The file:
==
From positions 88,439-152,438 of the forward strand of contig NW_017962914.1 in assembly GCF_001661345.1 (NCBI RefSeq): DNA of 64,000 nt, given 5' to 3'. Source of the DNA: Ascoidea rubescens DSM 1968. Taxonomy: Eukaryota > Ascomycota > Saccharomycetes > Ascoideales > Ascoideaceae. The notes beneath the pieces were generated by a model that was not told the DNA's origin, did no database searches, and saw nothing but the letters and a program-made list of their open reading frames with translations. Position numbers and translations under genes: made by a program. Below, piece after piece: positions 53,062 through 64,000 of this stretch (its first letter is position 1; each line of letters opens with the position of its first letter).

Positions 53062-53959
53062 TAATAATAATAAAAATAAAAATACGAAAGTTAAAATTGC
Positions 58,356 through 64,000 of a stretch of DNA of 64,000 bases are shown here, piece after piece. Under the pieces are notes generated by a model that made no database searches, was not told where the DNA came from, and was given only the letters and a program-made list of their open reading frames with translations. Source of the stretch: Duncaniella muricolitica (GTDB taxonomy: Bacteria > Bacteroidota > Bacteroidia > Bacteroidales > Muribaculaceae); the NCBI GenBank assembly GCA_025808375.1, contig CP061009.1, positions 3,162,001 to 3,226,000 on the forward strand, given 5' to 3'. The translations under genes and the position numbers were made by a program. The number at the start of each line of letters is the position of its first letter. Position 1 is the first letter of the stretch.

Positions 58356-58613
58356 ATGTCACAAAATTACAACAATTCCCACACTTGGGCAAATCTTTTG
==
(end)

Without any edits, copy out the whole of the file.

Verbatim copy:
From positions 88,439-152,438 of the forward strand of contig NW_017962914.1 in assembly GCF_001661345.1 (NCBI RefSeq): DNA of 64,000 nt, given 5' to 3'. Source of the DNA: Ascoidea rubescens DSM 1968. Taxonomy: Eukaryota > Ascomycota > Saccharomycetes > Ascoideales > Ascoideaceae. The notes beneath the pieces were generated by a model that was not told the DNA's origin, did no database searches, and saw nothing but the letters and a program-made list of their open reading frames with translations. Position numbers and translations under genes: made by a program. Below, piece after piece: positions 53,062 through 64,000 of this stretch (its first letter is position 1; each line of letters opens with the position of its first letter).

Positions 53062-53959
53062 TAATAATAATAAAAATAAAAATACGAAAGTTAAAATTGC
Positions 58,356 through 64,000 of a stretch of DNA of 64,000 bases are shown here, piece after piece. Under the pieces are notes generated by a model that made no database searches, was not told where the DNA came from, and was given only the letters and a program-made list of their open reading frames with translations. Source of the stretch: Duncaniella muricolitica (GTDB taxonomy: Bacteria > Bacteroidota > Bacteroidia > Bacteroidales > Muribaculaceae); the NCBI GenBank assembly GCA_025808375.1, contig CP061009.1, positions 3,162,001 to 3,226,000 on the forward strand, given 5' to 3'. The translations under genes and the position numbers were made by a program. The number at the start of each line of letters is the position of its first letter. Position 1 is the first letter of the stretch.

Positions 58356-58613
58356 ATGTCACAAAATTACAACAATTCCCACACTTGGGCAAATCTTTTG